• Fraser du Toit

Train's a coming


Grand Canyon Railway Train, 1990


“Train’s a coming,” I said to the man lying on the tracks.

He strained against the ropes tightly bound around his limbs. The writhing reminded me of an earthworm plucked from the earth by a predatory bird.

“I must commend you on being a worthy adversary up until now,” I gloated.

“Mm, mmf, mhmmf!” he replied.

I laughed at his vain attempt at speech, “I can’t hear you, but I assume you’re congratulating me.”

The man on the tracks turned to stare at the dark plume of smoke on the horizon that heralded his doom. I followed his gaze and took in the beast of steel and thunder that would enact my vengeance.

“You still have a few minutes before you become locomotive chow,” I said, “judging by the distance I’d say about three.”

The man on the tracks renewed his struggles with frantic urgency. His eyes were wide and he was foaming around the gag in his mouth. I wiped the beads of sweat from my brow, already several drops had rolled into my eyes. The distant hiss of the train’s steam engine called my attention back from the man and I turned to regard the approaching machine.

“You know, I really should have brought a parasol,” I said, “this sun’s a killer, too true.”

The man changed his tactic and was now attempting to roll himself off of the tracks. His efforts were largely futile and somewhat comical.

“I would advise you to save your energy, but I suppose that’s pointless considering,” I trailed off.

He seemed not to hear me or simply chose to ignore me. Normally I couldn’t stand being ignored but even I could understand his preoccupation. The train was getting really close now and I sucked in a grateful breath.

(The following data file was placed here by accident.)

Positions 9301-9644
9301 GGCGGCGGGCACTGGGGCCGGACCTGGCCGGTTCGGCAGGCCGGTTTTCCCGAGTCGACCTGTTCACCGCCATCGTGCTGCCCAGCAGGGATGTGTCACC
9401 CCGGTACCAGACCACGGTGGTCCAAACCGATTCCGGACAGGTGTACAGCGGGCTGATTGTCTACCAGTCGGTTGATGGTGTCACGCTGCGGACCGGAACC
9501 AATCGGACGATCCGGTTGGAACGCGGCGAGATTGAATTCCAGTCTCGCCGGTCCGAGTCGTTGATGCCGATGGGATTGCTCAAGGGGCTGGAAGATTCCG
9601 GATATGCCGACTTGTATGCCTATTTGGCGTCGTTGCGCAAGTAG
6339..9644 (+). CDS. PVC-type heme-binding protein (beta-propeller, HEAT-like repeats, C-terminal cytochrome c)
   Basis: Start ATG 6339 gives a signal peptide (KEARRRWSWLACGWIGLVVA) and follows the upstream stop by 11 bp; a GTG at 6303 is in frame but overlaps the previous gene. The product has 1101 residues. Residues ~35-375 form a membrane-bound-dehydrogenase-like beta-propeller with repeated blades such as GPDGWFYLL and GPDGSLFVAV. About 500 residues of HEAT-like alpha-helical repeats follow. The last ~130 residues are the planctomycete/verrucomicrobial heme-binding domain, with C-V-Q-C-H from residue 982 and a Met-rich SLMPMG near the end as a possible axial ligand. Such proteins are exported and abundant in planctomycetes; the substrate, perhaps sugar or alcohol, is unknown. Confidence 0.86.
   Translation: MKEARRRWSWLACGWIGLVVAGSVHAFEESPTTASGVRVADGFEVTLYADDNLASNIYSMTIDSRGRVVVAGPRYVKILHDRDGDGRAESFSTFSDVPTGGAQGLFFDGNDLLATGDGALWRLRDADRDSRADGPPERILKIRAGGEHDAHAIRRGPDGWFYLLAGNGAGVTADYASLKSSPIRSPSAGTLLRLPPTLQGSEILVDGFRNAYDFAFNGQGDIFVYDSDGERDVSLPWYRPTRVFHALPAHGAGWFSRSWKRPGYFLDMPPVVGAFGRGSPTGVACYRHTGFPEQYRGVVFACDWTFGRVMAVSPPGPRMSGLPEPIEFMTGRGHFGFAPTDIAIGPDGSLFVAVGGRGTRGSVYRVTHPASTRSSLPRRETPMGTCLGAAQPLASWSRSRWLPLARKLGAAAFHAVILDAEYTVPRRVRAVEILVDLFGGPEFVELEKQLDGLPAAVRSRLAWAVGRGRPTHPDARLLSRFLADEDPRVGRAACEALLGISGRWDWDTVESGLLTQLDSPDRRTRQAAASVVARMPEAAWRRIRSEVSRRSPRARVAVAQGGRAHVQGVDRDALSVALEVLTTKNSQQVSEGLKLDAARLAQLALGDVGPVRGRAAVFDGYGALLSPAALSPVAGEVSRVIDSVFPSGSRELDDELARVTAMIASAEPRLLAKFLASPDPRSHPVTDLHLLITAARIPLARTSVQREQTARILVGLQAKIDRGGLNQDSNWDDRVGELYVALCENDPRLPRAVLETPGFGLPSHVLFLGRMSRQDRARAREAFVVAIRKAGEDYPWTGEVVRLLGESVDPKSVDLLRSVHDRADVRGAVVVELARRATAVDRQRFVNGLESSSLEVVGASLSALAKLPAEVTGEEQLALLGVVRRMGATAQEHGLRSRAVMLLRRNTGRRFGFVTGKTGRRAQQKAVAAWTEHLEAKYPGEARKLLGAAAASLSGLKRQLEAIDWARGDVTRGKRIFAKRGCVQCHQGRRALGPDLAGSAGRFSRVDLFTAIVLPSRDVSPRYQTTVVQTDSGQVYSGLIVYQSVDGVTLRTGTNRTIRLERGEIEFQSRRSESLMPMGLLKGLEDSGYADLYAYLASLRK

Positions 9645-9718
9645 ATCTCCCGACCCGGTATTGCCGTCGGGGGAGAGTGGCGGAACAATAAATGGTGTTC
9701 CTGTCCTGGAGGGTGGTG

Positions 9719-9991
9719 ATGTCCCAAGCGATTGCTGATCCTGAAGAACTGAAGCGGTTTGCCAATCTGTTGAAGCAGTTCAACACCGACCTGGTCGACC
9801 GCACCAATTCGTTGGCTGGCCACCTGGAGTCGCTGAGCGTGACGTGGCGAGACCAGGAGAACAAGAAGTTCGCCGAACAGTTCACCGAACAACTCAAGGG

“You have been a real thorn in my side you know,” I said softly, “had you been wise you’d ’ve kept well enough away. Just let bygones be bygones and such.”

The man had successfully rolled his legs off of the track and was now lying within the tracks. His struggles had loosened the gag that I had so lovingly tied. Presently he was trying to spit the loose rag from his mouth.

“You think lying between the tracks will save you?” I jeered, “haven’t you heard of the third rail?”

The man finally spat out the gag and let out a furious scream. He lifted his head and peered down the length of his body at the approaching train. I guessed it would arrive in another minute and soon my plan would be complete.

“You have to let me go! You can’t do this! Please!” The man pleaded.

I sighed, “Don’t spoil it now. You been so very brave up until right now. Why choose this as the instant to become a coward?”

The man arched his back up before snapping back down, hard. He bounced up and to his left, landing with his torso across the track furthest from me.

“Aww come on! You gonna ruin it all,” I said, hopping anxiously from foot to foot.

The ground was shaking with the weight and power of the approaching locomotive. Dust vibrated on the tracks while the man kicked his bound legs. He had his face pressed into the dirt on the far side of the tracks and was now attempting to shimmy his legs out of the way.

“The train’s a coming! Ten seconds more I’d say!” My nervous hopping turned to a victorious jig as I anticipated my victory.

The man redoubled his kicking as the train rumbled past me. His body disappeared behind the grey steel as the train roared by. I stumbled back from the weight of the sound.

When the train finally passed, I looked to where the man had been. There where once had been my prisoner now only lay a pile of abandoned ropes.

The man that had killed my family was nowhere to be seen.

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